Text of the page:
May 2010

The trials of Gallagher

Murder and mystery in a frontier coal mining town

By C. Baldwin

 

Gallagher's mine, Carbon, Alberta


Mine owner Jack Gallagher heard the verdict in a Calgary courtroom on January 19, 1922 — he had been found guilty of murder and was sentenced to be hung. The previous September, his business partner, John Coward, had been found dead in his Buick, shot three times in the head while on his way home from the coal mines just east of Carbon, Alberta. Gallagher was the obvious suspect, although whether or not he was actually the murderer remains a mystery.

On September 28, 1921, Coward and Gallagher had been returning to the mine from a business trip when they stopped at a shack to pick on an unlikeable and unemployed miner named Teddy Bolan. Gallagher barged into Bolan’s shack and made some off-hand remarks before leaving. No one knows for sure if he got back into Coward’s vehicle, but a few minutes later, and one mile down the road, Coward was dead.

Immediate suspicions pointed to Gallagher, but it was not until Chief Inspector Nicholson arrived from Calgary that the suspect’s real troubles began. The two had met previously in 1917 when the inspector was recruiting for the police and Gallagher had been hired, although he was denied the Carbon posting that he had requested. A month later, Nicholson, and others, sensed that the new recruit had begun to act strangely. As it turned out, though, Gallagher was attempting to hide the full extent of two separate head injuries that had left him nearly deaf. His intense manner, while unnerving, was simply a result of his lip reading.

Regardless, Nicholson had a bad feeling about Gallagher, especially when he discovered his private ammunitions belt stocked with notched, blunt-nosed bullets — certainly not standard regulation. Nicholson refused Gallagher’s second request for reposting but not his request for resignation. Four years later, when a blunt-nosed bullet was extracted from Coward’s skull, Nicholson knew he had his man.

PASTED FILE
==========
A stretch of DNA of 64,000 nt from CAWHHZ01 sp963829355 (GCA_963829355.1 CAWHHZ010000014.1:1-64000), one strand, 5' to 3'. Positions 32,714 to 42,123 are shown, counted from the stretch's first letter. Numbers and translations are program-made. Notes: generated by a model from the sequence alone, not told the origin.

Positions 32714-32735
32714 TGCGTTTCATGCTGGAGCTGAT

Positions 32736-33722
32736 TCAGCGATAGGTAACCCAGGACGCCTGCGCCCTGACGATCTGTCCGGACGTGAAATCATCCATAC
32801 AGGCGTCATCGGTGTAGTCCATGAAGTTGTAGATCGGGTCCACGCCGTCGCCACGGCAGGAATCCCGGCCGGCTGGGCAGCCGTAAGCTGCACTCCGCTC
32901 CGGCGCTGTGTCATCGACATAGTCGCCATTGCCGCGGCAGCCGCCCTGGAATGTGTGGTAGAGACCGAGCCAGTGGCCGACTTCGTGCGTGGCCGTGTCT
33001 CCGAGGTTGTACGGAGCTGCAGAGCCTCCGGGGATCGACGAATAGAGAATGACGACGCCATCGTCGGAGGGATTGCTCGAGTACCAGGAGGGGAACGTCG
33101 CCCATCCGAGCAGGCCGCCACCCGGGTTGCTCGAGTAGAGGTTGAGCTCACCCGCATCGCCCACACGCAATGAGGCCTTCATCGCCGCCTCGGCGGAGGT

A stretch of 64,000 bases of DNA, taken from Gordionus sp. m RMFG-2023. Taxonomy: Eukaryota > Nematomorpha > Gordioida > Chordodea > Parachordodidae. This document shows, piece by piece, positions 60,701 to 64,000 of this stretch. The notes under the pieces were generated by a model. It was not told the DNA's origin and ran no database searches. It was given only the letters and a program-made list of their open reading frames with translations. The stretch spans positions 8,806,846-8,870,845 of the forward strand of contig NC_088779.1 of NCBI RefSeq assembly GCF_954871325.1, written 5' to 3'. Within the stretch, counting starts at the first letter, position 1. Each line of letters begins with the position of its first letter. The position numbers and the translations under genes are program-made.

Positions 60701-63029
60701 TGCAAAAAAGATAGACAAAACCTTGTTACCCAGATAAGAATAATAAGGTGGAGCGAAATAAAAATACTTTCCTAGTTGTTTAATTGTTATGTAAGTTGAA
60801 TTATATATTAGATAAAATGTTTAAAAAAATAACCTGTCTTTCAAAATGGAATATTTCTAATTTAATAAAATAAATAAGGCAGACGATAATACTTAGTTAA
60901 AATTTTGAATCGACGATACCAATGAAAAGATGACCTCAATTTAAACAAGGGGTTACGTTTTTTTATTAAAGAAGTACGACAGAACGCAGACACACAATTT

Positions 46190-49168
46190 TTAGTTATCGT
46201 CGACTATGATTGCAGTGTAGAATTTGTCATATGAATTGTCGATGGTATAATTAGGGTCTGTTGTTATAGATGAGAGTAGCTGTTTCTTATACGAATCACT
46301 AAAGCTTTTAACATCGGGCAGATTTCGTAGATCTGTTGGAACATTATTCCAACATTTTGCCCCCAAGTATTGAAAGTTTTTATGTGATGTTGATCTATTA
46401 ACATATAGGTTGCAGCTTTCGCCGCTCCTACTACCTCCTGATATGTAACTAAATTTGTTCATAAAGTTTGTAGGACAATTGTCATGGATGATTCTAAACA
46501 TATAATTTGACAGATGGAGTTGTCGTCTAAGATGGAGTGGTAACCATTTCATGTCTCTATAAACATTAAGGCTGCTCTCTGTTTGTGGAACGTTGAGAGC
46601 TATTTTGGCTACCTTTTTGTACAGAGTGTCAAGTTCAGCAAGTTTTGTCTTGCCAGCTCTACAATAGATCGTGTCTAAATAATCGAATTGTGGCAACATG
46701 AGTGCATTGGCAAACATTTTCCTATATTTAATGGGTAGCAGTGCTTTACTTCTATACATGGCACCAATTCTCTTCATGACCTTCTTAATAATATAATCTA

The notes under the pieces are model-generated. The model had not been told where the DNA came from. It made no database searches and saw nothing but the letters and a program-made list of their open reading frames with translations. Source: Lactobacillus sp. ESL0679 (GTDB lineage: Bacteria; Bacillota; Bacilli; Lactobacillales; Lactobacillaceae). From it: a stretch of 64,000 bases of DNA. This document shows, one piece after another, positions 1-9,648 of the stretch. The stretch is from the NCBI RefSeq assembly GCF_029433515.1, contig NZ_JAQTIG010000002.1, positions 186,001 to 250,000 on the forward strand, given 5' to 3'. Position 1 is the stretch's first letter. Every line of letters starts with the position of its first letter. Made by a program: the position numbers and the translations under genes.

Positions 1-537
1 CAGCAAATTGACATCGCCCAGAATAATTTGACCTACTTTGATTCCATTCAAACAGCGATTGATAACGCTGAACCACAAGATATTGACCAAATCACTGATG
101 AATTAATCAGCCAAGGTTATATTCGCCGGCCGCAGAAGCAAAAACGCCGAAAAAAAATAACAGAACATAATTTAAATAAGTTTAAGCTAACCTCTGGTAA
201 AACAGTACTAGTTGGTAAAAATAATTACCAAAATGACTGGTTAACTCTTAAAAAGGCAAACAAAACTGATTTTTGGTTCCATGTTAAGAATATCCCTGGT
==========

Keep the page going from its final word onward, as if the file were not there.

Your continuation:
At the time of the murder, Gallagher had been in the middle of negotiations with the Peerless Coal Company, of which Coward was part-owner. Coward had arrived in Carbon a few weeks earlier to temporarily look after the business side of the mine. Gallagher remained in charge of mining operations, a role he intended to keep in the new deal. But behind his back, Peerless appointed Coward future manager in a private meeting. Coward was murdered two days later, and Nicholson was sure that Gallagher had found out and taken revenge.

All other leads were off, although the police had trouble finding enough substantial evidence to convict Gallagher. A retracing of the murderer’s steps failed to link the prime suspect to the crime. He was in possession of the strange bullets, but not a gun.

Nicholson turned to Gallagher’s housekeeper, Dorothy Bruce, who lived with him, along with her five-year-old daughter. He suspected that the relationship was more than professional and brought in an inspector from the Department of Neglected Children as, at that time, it was unlawful to live in common law while a child was in residence. Bruce, who was proving to be a difficult witness, was threatened with having her daughter taken away if she did not testify against her “employer.” Though shaken, she refused, and Nicholson had Gallagher arrested on a charge of contributing to the delinquency of a minor.